Ban All Screenshots in Presentation

Do you put screenshots in your powerpoints or keynote presentations? Please stop now. Unless your presentation is actually about screen design, there is no real reason to include a screenshot of a software product or a website.

Why do people put screenshots in presentation? It is either to show progress, or features:

  • "Look at these screens ! We finished the product ( actually it barely works, that's why we cannot give a real demo)"
  • "Look at the menus ! We created so many useful features (but how often are these actually used?)"

This is all wrong

This point was driven home for me today when I went to an otherwise great presentation made by a town's IT department to a citizen group. The presentation content was great, but the slides were all  "bullet lists" and "screenshots". Because the audience consists of many older citizens, at one point someone raised his hands and say "I cannot read a single thing on your slide!"

Point made clear (sic)

This entire incident broke two fundemental rules about making a presentation:

  1. Know your audience
  2. Tell a story

Know your audience

In this particular example, we know that the citizen group consists of a large number of seniors. Many of them are also non technical. Yet the slides were all unreadable, full of small text bullet lists and screenshots. The materials were full of technology acronyms that the presenters did not explain, again until someone asked "what is GIS"?

Tell a Story

Instead of presenting a list of facts and show the webpages that the user can use to execute particular sets of functions, the presenter should have framed the presentation as a set of stories. Put the audience at the center of the story. How would the audience use this feature to achieve a desire goal?

An Example

As an example, part of the presentation is to highly a new GIS (Geographic Information System) enabled feature on a town website. A staff or a resident can now easily lookup information related to a particular property at once: perperty tax, voting district assignment, school district, neighborhood, distance to wetlands and recreational facilities, etc. The original data are stored in separate databases. Some of the geographic information, like wetlands and school districts, are geographic boundaries drawn on maps. So a special type of database and data processing is required to relate a property address to, say a district boundary. The technology is cool and useful. But showing a screenshot of the website with all the overlays is (1) unreadable, and (2) only exciting for perhaps a techie.

Instead, what if the presentation centers around how a resident may do to collect such information? How many "stops" does the resident need to make around the town offices to look up different information from different sources? But now all she has to do, or the town's staff has to do, is to visit the website, and obtain all the information she needed. 30 seconds instead of spending the morning at town hall.

The slides can be a set of pictures showing the rooms or counters at the town hall, or the piles of paper records and maps that she would have to look through, and the success case can be a slide of a happy user at her computer.

So please, stop putting screenshots in your presentation.

Know your Audience, and Tell a Story instead.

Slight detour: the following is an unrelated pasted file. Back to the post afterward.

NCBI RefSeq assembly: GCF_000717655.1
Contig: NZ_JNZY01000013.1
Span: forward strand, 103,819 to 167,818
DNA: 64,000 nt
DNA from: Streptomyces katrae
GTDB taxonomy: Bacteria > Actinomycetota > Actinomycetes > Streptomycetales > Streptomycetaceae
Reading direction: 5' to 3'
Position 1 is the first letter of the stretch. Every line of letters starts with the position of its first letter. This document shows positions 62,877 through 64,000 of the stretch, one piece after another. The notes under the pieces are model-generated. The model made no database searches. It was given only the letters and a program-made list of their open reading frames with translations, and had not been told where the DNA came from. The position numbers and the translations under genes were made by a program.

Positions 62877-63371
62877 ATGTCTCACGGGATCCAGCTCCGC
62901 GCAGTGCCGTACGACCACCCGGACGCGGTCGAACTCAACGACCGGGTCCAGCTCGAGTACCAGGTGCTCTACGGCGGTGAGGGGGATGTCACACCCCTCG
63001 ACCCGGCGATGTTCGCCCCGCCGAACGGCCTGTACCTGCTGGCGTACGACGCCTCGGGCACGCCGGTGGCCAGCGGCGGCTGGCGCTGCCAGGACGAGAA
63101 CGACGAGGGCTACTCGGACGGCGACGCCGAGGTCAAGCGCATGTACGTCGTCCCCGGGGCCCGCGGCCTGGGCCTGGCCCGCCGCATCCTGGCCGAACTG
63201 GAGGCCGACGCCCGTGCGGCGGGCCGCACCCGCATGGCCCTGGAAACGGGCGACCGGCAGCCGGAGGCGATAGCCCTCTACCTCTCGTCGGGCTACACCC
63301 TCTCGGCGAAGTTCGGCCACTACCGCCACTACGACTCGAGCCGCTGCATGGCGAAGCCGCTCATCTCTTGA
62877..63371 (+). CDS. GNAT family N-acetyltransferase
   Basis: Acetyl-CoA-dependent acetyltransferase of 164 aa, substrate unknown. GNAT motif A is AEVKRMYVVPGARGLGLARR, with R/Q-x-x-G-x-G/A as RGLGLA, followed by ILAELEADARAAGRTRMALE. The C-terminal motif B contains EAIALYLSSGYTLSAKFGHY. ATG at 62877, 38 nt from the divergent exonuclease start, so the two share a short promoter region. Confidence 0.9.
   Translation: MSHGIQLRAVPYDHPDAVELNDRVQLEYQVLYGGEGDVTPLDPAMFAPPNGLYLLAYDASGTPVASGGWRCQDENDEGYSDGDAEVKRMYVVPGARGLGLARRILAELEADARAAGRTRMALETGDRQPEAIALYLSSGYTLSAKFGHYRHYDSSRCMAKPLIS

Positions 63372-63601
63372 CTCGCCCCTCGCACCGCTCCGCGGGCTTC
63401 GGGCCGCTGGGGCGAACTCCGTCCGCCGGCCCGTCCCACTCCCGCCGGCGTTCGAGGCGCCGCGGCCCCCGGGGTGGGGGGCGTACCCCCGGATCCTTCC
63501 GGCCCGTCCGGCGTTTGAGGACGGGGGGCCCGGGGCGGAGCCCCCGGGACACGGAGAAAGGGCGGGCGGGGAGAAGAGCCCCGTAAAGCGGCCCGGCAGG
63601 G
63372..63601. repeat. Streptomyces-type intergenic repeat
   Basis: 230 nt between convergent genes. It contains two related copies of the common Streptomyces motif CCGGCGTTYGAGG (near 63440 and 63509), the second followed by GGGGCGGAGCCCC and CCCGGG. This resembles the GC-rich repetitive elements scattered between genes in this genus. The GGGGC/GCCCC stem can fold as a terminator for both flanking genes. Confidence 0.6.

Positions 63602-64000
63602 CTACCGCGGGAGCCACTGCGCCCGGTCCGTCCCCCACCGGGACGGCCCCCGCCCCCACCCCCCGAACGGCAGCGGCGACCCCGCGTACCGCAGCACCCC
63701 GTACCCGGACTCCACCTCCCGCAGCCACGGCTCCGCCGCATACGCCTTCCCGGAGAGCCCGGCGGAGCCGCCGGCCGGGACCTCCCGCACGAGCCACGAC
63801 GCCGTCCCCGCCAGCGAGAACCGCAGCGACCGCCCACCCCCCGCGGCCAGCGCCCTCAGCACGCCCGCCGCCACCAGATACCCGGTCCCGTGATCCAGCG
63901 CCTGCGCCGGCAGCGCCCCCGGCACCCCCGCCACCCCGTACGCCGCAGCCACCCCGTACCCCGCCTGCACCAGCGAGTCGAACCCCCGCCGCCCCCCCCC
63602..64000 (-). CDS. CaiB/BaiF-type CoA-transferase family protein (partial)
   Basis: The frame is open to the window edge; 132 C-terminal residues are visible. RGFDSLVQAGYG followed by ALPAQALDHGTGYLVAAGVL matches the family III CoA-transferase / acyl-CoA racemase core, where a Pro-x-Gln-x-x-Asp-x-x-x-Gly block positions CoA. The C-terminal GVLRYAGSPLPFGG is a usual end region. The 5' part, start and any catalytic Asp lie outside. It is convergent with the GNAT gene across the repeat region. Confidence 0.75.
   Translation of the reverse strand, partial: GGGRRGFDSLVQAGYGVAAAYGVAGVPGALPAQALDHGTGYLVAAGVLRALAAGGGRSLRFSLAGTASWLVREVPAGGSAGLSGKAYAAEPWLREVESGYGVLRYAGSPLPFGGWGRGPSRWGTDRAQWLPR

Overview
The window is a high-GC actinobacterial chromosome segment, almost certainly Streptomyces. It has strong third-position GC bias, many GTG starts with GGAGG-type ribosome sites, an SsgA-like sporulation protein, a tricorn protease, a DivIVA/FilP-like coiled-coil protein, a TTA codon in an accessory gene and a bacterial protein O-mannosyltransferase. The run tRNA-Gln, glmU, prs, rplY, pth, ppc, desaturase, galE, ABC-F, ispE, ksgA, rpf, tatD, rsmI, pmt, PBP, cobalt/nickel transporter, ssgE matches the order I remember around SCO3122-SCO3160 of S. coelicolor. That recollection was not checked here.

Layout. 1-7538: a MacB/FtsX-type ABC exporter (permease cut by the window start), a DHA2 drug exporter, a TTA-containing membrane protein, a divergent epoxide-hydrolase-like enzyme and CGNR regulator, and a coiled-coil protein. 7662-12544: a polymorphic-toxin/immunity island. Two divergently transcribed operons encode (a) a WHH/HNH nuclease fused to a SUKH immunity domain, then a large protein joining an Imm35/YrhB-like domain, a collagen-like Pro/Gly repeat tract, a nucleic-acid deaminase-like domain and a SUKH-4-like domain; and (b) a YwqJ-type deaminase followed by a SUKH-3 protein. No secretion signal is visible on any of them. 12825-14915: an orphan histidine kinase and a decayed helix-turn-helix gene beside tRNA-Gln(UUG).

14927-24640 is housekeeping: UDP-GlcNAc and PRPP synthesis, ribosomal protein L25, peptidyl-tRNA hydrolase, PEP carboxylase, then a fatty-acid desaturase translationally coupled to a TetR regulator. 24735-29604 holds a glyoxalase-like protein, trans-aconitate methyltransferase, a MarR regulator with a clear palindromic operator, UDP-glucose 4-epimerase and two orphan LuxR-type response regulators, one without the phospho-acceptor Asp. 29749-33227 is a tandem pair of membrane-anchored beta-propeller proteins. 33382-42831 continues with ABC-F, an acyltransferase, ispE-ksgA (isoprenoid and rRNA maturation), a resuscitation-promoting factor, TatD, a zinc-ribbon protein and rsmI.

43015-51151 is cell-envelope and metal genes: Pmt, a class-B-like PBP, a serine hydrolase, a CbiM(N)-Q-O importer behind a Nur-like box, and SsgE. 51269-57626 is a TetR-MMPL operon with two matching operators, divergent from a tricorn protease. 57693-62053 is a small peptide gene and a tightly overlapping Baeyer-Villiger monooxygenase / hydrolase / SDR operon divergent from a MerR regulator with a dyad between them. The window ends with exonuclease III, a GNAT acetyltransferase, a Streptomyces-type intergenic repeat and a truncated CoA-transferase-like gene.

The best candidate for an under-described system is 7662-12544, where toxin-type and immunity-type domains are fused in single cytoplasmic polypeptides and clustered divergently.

Index Cards, the Ultimate Multi-Touch Interface

James Bond

Turns out, 007’s new multi-touch comm device has nothing on the decades old index card. Index cards are a great communication tool. Use them to present website designs, create conceptual layouts for applications, and brainstorm ideas in general. These two pictures were taken from one of our client meetings, when we are trying to organize different functional areas into groups for visual design.

Whether you are a technical person, a design person, or a business person, it is easy to get  a complete picture of the information at a glance. Index cards are tactile. Don’t like something? Pick it up and move it.

Why are index card more effective than say, a whiteboard? Whiteboard is a common meeting tool. But whiteboard has its disadvantages. Erasing and redrawing takes time. A sketch will deteriorate over time as it is being designed and redesigned. Only one person can have the marker at a time unless you have a wall-to-wall set of whiteboards. Whiteboard is finite. How many times you walk into a conference room and see “Do not erase” written on a board? You will need a lot of surfaces. We use a set of FIVE rolling whiteboards ourselves, giving us ten different surfaces to keep track of things. We also use “evernote” an iphone app to take snapshots of whiteboards and have them automatically upload for sharing.

Computer software programs, such as XmindMindjet, and Inspiration are useful for presentation and communication. Until we have affordable high resolution projectors, their usefulness is limited in a meeting setting. Same for interactive whiteboards -- SmartBoard is the grand daddy of interactive whiteboard and are expensive and not easy to setup. The latest innovation, using technology from Anoto, are promising. The Eno boards from Polyvision, and UPIC portable board from Plus will eventually drive the cost and functionality down. But currently they are still expensive to install, partly because of the need for a good projector.

Having different tools to communicate is important but ultimately the idea is to have a clear method to brainstorm in a group. Collaboration should be simple and leave little room for confusion from either party.

The point is, until we reach the likes of Minority Report or Quantum of Solace technology, the index card provides a simple way to convey what these new technologies are in the process of mastering.